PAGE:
Voter analysis available upon request
About 1000 college students from seven universities throughout Utah will work long hours on Election Day to conduct the KBYU/Utah Colleges Exit Poll, the longest running student-run exit poll in the country.
The results of the poll, which has proven very accurate over its 26-year history, will be available immediately upon the closing of the polls at 8 p.m. on Election Day. KBYU will broadcast the results live as a part of its election programming. Press releases and survey questionnaires will be available at http://exitpoll.byu.edu . Custom analysis is available upon request.
In addition to asking statewide about vote choice for president, governor, attorney general and U.S. Congress, this year’s questionnaires contain items focused on state legislative voting. The poll will survey samples of voters in the race for Utah’s 49th state legislative district (between Republican House Speaker Greg Curtis and Democrat Jay Seegmiller) and also in Utah Senate District 8 (between Republican State Senator Carlene Walker and Democrat Karen Morgan). Other exit poll questions address voter perceptions of the economy, vice presidential selections and voter confidence and satisfaction.
Since early September about three dozen students in political science and statistics at Brigham Young University have been organizing this year’s exit poll. The work includes drawing a random sample, designing the surveys, training students as Election Day interviewers, programming computer systems for the flood of data from several thousand completed surveys and ironing out the many logistical details for the undertaking.
“The KBYU/Utah Colleges Exit Poll provides students with a great opportunity to get outside the classroom and experience research firsthand,” said Quin Monson, co-director of the exit poll and an assistant professor of political science at BYU.
On Election Day students will begin as early as 6 a.m. and will not finish the day until well after the polls close at 8 p.m. Students conducting the on-site polling will brave November weather to approach randomly selected voters after they finish voting to ask them to participate in the confidential survey. Student interviewers will work a seven-hour morning or afternoon shift at one of the 107 polling locations scattered throughout the state from Brigham City in the north to St. George in the south.
Other students will rove designated geographic areas in “crisis teams” – visiting the interviewers to ensure all is well, providing encouragement and handling contingencies. The remaining students will be headquartered at Brigham Young University to receive and process the incoming data and direct the efforts of interviewers and crisis teams.
In addition to students from BYU, other participants in the exit poll hail from Utah Valley University, Westminster College, Weber State University, Utah State University, Southern Utah University and Dixie State College.
“This is a massive project that would be impossible without help from our friends in political science and statistics all across the state,” said a grateful Kelly Patterson, professor of political science at BYU and co-director of the exit poll.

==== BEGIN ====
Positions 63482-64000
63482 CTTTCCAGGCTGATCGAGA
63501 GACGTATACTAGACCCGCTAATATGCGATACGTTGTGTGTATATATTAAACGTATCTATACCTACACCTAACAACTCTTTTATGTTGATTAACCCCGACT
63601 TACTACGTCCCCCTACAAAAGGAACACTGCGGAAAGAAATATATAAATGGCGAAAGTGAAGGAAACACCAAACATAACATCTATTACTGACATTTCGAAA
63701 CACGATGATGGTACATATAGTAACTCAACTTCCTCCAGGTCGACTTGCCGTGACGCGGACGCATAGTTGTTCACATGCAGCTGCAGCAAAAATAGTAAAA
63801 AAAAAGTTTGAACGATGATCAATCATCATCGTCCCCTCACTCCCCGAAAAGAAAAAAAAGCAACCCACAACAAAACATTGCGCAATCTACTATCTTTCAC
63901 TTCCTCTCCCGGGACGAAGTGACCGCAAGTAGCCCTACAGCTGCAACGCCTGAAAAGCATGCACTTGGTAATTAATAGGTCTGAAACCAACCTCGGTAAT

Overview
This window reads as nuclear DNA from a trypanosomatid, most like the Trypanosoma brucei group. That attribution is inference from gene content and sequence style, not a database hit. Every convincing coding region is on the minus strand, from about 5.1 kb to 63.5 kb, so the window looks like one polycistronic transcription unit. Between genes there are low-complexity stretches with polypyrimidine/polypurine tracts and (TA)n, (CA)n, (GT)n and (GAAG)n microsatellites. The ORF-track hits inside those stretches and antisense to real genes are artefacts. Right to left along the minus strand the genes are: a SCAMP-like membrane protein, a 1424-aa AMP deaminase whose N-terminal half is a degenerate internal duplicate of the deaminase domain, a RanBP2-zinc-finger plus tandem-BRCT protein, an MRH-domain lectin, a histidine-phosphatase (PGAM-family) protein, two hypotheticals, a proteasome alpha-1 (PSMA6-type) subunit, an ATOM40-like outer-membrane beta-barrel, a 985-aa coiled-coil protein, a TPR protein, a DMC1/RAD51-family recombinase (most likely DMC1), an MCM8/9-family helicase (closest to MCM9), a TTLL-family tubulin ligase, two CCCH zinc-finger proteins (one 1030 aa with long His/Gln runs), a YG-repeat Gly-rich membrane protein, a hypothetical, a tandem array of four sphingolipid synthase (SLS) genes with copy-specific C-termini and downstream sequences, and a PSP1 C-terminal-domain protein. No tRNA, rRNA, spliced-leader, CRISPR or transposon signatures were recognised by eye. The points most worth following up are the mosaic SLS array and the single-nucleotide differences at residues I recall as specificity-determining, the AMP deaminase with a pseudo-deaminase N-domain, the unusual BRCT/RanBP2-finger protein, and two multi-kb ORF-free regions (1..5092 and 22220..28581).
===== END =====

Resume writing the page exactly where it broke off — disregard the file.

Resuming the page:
Exit Poll History
The KBYU/Utah Colleges Exit Poll began in 1982 under the direction of Professors Howard Christensen and David Magleby, both still at BYU. Now an institution of Utah politics, the exit poll provides practical experience for students to supplement their classroom instruction, timely and accurate predictions of Election Day results and insights into voting behavior in Utah. The poll is sponsored by the Center for the Study of Elections and Democracy at Brigham Young University.
About the Center for the Study of Elections and Democracy
The Center for the Study of Elections and Democracy at Brigham Young University is a nonpartisan academic research center seeking to increase knowledge about the practice of American democracy. The Center is committed to the production and dissemination of research that meets high academic standards, is useful to policy makers, and informs citizens. Founded in 1998, the Center has enjoyed significant success securing grants from foundations and other sources totaling several million dollars. The Center’s research has been published in leading academic journals and presses in the areas of campaign finances, voting technology and election reform, presidential and congressional elections, religion and politics, and democratic deliberation. The Center’s scholars frequently provide expert commentary on national and local politics in areas related to their research. The views expressed in this release do not necessarily represent the views of Brigham Young University and its sponsoring institution. More information about the Center can be found at http://csed.byu.edu .
The scholars at the KBYU/Utah Colleges Exit Poll welcome requests for customized analysis of their results. For additional comment on poll results, analysis, methodology or questionnaires, please use the following contact information:
The Center for the Study of Elections and Democracy
Brigham Young University
Phone: (801) 422-3716
Kelly Patterson, (801) 422-4985
Quin Monson, (801) 422-8017
Writer: James Phillips